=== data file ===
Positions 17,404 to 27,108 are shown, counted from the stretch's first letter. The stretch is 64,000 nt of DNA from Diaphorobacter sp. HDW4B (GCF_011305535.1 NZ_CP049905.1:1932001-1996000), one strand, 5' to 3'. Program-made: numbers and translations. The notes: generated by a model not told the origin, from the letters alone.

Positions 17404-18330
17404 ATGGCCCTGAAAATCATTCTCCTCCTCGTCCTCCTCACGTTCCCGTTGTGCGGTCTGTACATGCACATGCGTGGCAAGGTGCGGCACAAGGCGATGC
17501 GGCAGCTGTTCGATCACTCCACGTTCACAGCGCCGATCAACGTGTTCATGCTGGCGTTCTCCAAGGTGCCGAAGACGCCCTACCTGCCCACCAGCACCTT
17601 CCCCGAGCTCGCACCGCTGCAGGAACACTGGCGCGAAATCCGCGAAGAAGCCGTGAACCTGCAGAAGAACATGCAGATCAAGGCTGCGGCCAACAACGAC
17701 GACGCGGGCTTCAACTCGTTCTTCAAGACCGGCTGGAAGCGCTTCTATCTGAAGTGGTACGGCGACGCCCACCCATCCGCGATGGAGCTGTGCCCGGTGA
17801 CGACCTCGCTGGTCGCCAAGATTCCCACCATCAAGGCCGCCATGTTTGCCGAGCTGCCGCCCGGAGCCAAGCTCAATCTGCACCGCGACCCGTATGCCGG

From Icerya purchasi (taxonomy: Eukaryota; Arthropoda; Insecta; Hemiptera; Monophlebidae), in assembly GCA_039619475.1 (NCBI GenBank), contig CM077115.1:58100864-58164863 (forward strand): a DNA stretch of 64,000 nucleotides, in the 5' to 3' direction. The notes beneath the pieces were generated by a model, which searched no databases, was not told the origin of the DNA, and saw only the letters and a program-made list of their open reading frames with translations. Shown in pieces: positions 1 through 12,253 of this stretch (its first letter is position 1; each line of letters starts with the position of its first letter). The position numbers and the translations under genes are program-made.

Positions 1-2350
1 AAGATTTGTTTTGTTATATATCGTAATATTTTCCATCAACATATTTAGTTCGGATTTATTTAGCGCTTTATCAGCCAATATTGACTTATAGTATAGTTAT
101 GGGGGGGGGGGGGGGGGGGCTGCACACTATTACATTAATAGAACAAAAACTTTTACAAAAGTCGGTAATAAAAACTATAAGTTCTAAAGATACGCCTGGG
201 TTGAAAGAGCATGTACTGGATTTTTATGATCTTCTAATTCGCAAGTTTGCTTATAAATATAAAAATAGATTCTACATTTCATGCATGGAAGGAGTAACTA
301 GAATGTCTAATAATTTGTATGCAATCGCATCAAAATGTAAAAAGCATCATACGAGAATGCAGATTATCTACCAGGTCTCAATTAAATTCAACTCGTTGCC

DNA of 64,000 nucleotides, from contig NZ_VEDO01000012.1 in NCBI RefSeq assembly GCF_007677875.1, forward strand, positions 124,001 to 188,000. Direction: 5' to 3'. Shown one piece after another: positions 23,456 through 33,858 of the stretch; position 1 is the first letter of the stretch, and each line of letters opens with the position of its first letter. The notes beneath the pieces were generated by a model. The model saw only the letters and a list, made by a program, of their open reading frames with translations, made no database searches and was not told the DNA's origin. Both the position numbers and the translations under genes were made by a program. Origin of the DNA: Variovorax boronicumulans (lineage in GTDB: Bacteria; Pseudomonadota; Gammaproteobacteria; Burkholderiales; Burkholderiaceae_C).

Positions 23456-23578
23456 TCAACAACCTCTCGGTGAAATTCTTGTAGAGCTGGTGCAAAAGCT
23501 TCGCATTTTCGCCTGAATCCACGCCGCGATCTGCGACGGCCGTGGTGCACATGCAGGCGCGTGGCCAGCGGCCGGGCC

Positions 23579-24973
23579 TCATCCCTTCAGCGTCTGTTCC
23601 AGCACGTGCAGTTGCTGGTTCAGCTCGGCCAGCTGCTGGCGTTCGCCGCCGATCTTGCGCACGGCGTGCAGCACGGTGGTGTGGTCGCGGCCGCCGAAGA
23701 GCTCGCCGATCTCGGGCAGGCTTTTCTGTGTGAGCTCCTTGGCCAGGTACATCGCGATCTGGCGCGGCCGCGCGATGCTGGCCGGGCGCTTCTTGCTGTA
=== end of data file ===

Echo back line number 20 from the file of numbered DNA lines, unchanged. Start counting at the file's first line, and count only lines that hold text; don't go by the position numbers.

23601 AGCACGTGCAGTTGCTGGTTCAGCTCGGCCAGCTGCTGGCGTTCGCCGCCGATCTTGCGCACGGCGTGCAGCACGGTGGTGTGGTCGCGGCCGCCGAAGA